Jen Bern

Fill in the blanks: My name is (Jennifer Bernstein), and I am an (artist) from (Toronto, Canada). The first thing I think about in the morning is (usually yoga and meditation and starting the day off on a good note) and the last thing I think about before I fall asleep is (how to calm my mind before sleep. (I get a lot of my ideas from dreams… it’s important for me to remember them as much as possible and be aware of what I am dreaming about.))

Your body of work incorporates a variety of materials, styles and techniques, such as photography, drypoint etching, relief printing and the use of both paper and fabric – when and how did you learn to printmake? 
One of the great things about being at a fine arts university is that you have access to incredible studios and professors who are extremely experienced and influential artists. I think it was just a natural progression for me to move forward into the printmaking field. But I really learned about the process and technique through school.

What inspires you? My inspiration usually comes from fleeting moments or things that are overlooked, marketplaces, people, stillness, dreams, the list is long!

What is the process, from idea to completed work, of how you create a print?
I tend to let things happen organically but when I am doing print related work I try to have an idea of what an image might look like. Before I got into print, my illustration work already incorporated a lot of elements of printmaking, especially layering – which translated really well once I moved more into print. I sort of look forward to mistakes, or happy accidents, because that is usually the turning point for me when I can put together a final piece.

Last year you travelled to Italy – what were the top three things you liked about your trip?
After I did my first year of university, I woke up one morning with this very strong desire to move to Italy. I found myself on a plane not very long after that and ended up taking 2 years off from school to continue exploring Italy and other parts of Europe. I was working at a holistic retreat centre [Jen has recently returned to Italy and is currently working at the same place] and I feel really grateful to have had a non-touristy experience. If I had to pick 3 things…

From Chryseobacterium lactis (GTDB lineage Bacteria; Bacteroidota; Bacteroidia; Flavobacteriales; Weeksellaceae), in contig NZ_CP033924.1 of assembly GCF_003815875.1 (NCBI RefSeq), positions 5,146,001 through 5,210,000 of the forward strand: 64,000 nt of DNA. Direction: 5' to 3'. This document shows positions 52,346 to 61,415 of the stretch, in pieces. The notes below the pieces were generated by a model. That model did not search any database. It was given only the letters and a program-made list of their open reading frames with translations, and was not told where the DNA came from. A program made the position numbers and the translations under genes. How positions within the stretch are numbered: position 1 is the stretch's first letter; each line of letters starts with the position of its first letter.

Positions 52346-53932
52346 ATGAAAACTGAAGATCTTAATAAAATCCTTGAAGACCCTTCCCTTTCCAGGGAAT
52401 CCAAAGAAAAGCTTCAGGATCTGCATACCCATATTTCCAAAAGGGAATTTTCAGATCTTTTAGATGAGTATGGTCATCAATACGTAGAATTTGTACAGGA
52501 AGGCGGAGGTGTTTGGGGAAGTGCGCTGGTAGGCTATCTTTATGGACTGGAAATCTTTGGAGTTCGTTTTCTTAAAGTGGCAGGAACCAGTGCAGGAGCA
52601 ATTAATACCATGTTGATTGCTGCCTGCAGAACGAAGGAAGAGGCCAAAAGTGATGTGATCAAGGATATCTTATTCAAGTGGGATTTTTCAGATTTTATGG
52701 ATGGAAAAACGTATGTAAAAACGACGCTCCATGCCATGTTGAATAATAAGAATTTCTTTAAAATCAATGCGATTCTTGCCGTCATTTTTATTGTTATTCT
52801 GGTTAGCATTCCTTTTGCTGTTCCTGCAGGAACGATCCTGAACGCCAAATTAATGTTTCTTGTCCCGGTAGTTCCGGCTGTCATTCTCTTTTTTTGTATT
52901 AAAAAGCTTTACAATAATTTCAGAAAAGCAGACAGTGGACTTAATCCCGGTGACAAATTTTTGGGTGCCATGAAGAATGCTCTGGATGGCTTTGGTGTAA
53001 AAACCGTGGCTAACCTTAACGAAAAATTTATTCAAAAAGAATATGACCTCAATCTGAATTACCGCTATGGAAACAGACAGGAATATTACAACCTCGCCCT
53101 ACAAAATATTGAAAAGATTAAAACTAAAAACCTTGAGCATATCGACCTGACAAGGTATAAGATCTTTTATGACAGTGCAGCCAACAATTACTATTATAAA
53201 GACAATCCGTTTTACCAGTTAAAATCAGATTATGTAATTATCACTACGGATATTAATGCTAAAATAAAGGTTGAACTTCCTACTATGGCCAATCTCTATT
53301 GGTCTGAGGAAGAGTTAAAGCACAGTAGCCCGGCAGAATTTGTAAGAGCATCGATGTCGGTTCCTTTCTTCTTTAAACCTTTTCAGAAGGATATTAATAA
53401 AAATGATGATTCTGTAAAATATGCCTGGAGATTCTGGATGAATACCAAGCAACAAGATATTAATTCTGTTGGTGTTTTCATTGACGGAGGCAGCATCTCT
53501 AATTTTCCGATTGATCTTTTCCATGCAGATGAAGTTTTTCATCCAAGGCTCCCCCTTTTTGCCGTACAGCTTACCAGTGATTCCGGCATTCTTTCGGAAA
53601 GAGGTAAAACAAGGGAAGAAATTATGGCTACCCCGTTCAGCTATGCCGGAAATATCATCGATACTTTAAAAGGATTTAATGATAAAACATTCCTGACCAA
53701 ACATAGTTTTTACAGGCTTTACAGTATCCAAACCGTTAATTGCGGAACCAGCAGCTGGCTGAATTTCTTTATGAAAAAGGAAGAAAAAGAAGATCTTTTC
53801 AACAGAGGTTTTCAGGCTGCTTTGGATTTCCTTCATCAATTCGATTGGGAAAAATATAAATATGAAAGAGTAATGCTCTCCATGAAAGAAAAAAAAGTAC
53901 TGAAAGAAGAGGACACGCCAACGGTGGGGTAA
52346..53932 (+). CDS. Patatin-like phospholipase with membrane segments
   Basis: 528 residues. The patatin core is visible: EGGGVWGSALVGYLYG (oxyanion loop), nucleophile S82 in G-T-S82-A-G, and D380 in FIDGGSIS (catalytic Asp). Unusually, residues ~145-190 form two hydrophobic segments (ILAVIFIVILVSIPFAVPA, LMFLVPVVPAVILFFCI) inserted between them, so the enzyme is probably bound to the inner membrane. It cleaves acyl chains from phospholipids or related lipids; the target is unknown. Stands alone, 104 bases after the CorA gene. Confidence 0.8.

1) The village I was living in – everyone is in everyone’s business, the older women gather on the same stairs everyday at 4:30 and share the gossip; cows and sheep would be in the middle of the street; down the street from where I was living there is an area that’s like a bath/fountain combined where we get fresh mountain water. All of these small elements added up to one big thing that really made me re-evaluate the pace in which I was moving and living my life.
2) the food!
3) learning the language also really enabled me to be fully immersed in the culture and I was able to connect with people in more remote villages who don’t speak a lot of english – pretty wonderful stories!

Can you tell us the backstory behind this picture? 

I took this at the centre where I work. In June we have a summer solstice festival that revolves around meditation, dance, yoga, and just celebrating life with good friends and good food. This is my friend Meera, from India, making a mandala with rangoli powder (the pigment).

What is your favourite book and why?
I love reading… and it is so hard for me to pick one. But one of my many favourites is Shantaram by Gregory David Roberts. Firstly, his life story is pretty unbelievable, and his writing is so powerful. Reading Shantaram was like going on a journey, and there are so many points in the book where I wanted to stop and record what he says because it’s so true, raw and beautiful.